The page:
Black people are confined to projected images of the civil rights era shown on the front scrim along with a few seconds of speeches from Dr. Martin Luther King, Jr. Undermining these black images and voice, inspiring as they are, there are the too many mug shots. These police shots make their subjects appear to be criminals and these are shown without a clear explanation and context of the civil rights struggle. The images, therefore are in keeping with the media’s common and regularly used stereotype of blacks as criminals. This idea that has been internalized throughout the USA and seems to permeate the police in multiple cities across the entire country.

There are some later images of blacks being lynched but they are without context or comment. Surely this is a place for Billie Holiday and “Strange Fruit.” Although some music is used it isn’t used often and rarely adds to the drama or gives meaningful context.

Even more disconcerting is the scene behind the scrim on which the images of black people are shown. That scene depicts the dress and rope – a reminder of the rape by Union soldiers. There is no connection between the foreground images and the prop behind them. What are we to think of such a juxtaposition? This comes close to approximating the traditional white male sexual fear of black men.

But unlike the blacks who are given at least a single voice, women’s voices are entirely missing as are their images except for 1. a decontextualized and unnamed image of Sojourner Truth and 2. in among the civil rights heroes, is a mug shot of Rosa Parks. Few of the black men and none of the black women are given names, a further dehumanization of blacks as The Other.

Women are reduced to a single woman who is embodied and then used and misused in a male-centered and dominated story. Woman is merely a prop. There is no excuse for this blatant sexist perspective and it is utterly unacceptable in a supposedly enlightened production. That, coupled with the racism, well, I wouldn’t want to be in the audience if this were shown in the USA.

Given the background of US history, including the current standoff with Native Americans over the Dakota Access Pipeline in North Dakota and the incipient martial law in the US State of North Carolina, for yet another police killing of a black man, to use iconic images of non-whites while simultaneously showing disturbing, pro-southern props, and frames, becomes, at best, moral equivalency where none exists and blatant racism at worse.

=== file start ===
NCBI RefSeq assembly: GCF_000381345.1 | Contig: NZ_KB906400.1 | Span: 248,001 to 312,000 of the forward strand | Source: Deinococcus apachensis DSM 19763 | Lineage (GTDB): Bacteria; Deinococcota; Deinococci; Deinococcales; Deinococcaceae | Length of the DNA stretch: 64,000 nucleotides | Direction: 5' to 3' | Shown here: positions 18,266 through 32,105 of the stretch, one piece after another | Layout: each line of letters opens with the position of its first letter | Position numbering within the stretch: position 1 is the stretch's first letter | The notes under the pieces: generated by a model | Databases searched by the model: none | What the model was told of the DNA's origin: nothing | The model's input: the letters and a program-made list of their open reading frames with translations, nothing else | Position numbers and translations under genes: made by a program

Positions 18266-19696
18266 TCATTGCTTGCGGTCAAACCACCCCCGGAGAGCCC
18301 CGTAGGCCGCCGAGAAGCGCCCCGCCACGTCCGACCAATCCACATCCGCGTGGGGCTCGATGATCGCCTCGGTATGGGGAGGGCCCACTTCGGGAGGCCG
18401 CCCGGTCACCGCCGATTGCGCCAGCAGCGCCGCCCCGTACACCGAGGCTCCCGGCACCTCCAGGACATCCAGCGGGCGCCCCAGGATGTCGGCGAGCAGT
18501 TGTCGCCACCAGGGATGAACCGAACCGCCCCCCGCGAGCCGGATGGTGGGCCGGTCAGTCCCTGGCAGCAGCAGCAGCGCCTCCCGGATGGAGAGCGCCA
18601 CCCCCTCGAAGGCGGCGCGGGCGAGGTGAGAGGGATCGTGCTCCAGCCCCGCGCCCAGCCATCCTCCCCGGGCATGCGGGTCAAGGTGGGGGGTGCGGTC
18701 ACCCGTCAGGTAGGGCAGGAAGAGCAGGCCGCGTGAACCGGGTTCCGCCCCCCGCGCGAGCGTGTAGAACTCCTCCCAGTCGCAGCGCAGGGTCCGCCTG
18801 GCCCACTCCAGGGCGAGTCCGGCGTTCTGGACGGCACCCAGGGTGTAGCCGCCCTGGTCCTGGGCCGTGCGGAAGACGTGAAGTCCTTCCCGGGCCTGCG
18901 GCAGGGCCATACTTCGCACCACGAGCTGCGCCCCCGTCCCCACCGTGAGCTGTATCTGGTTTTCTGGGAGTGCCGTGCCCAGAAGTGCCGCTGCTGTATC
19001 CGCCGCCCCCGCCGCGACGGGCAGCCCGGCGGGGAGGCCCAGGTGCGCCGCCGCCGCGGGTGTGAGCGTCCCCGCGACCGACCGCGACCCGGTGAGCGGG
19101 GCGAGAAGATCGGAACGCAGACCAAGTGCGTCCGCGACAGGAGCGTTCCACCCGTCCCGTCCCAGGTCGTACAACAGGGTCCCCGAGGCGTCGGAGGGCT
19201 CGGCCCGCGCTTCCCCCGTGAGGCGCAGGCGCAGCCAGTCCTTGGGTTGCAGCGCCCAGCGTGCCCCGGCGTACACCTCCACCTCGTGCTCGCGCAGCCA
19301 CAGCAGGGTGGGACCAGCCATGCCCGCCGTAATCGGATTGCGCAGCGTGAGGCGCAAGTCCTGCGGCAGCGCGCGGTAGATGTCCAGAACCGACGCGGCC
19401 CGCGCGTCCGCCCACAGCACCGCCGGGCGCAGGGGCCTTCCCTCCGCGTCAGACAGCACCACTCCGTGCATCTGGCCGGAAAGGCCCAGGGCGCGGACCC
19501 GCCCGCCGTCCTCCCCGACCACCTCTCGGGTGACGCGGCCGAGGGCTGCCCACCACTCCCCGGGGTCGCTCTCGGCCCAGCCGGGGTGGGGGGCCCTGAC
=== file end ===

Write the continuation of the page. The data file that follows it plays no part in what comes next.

In a running side story, we have the Union soldier, killing whales, in an apparently misguided attempt to follow in the footsteps of Ismael in Moby Dick. The last thing that anyone should take from that wonder of a book, my favorite of all time, is that killing whales is admirable.

This play, unlike the book, turns a deaf ear on the destruction of the natural world. Melville was very aware of the dangers to the whale. His book evinces a great love of these animals.

That’s not to say we didn’t learn something new from the play. We learned that there were Chinese in the USA who fought in the Civil War for the union. We are shown one man’s photo and told what regiment he fought for and what happened to him after. That was great.

Unfortunately, the most memorable images are either anti-Union or Confederate ones: a top hat, that is immediately associated with Abe Lincoln but instead of dignity and gravitas is mocked by putting a ‘feather in his hat’ which many Americans will then associate with the song “Yankee Doodle” and add the lyrics to the next line “and called it macaroni.”

Pro-Confederate images and memes predominate: the southern accent, the large, burning cross, the klansmen, the rape by Union soldiers, the hanged dress, the simulated rape by the Union soldiers. As an aside, I might add, that the rape and how it occurred comes from an authorial perspective, and not from any actual knowledge that the character relating it, or anyone, could have known as all the witnesses to what happened were dead without, apparently, having told anyone what happened.